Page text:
Bay du Nord Wilderness Reserve
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Bay du Nord Wilderness Reserve is located in central part of the Island of Newfoundland in the province of Newfoundland and Labrador, Canada. The area encompasses an area of 2,895 km2 and is considered one of the last remaining unspoiled areas of the province devoid of human habitat. It was officially created as a wilderness reserve in 1990.
The area boasts as containing the largest protected river system in the province. Bay du Nord River, from which the area takes its name, was nominated as a Canadian Heritage River in 1992. Other features of the area would include Mount Sylvester, a monadnock formed during the last glacial period as well as the Tolt. The area is also the winter calving ground for the provinces largest caribou herd and contains the largest Canada goose habitat on the island.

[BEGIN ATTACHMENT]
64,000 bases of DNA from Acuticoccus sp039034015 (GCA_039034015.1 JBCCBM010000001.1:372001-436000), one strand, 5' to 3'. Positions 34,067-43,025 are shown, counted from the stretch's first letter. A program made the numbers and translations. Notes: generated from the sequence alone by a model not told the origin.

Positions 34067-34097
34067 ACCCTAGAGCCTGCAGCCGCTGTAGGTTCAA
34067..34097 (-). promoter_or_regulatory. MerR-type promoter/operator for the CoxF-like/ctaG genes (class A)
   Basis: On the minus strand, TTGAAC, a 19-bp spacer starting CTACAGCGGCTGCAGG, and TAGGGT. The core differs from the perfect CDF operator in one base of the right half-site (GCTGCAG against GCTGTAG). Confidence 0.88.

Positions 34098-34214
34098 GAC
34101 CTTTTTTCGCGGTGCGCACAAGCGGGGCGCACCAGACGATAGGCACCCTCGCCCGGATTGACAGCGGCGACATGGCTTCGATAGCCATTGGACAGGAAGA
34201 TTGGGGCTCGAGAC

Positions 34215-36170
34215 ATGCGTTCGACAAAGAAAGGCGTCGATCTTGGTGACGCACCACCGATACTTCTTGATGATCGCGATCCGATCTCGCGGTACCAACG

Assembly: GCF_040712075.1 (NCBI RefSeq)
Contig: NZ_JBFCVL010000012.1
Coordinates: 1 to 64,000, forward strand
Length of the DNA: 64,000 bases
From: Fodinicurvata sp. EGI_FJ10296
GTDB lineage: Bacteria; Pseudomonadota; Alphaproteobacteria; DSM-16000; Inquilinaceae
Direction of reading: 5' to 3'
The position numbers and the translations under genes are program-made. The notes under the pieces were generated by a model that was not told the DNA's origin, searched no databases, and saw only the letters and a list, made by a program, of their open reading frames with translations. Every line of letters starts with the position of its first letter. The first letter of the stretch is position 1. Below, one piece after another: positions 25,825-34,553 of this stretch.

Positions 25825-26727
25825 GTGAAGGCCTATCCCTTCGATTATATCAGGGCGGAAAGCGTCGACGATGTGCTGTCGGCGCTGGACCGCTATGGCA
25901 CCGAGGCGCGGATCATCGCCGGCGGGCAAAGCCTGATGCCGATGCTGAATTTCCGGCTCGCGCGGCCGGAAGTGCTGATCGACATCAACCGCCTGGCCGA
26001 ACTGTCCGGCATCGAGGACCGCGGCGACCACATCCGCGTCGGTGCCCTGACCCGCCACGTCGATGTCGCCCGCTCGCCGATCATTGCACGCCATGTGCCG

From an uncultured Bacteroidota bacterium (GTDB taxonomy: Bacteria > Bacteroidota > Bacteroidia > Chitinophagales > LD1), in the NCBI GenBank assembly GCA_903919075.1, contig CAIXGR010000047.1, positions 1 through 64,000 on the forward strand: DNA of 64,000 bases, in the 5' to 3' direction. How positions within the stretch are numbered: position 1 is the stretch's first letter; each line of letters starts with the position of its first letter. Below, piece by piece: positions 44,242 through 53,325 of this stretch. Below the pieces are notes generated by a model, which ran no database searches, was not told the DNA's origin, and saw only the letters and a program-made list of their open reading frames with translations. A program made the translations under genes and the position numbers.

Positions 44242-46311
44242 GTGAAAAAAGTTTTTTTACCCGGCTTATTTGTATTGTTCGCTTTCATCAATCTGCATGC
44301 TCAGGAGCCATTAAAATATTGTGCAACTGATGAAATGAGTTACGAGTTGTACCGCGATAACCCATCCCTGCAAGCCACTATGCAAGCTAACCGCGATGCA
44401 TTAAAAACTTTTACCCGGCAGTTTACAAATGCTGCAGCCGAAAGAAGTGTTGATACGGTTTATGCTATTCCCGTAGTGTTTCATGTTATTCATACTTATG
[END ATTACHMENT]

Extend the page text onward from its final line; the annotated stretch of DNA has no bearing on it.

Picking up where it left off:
Early visitors to the area includes the Mi'kmaq and geologist James Patrick Howley, who was the first European to travel the entire river system. Howley had erected a cairn as a surveying aid in triangulation on the summit of Mount Sylvester. This cairn still stands.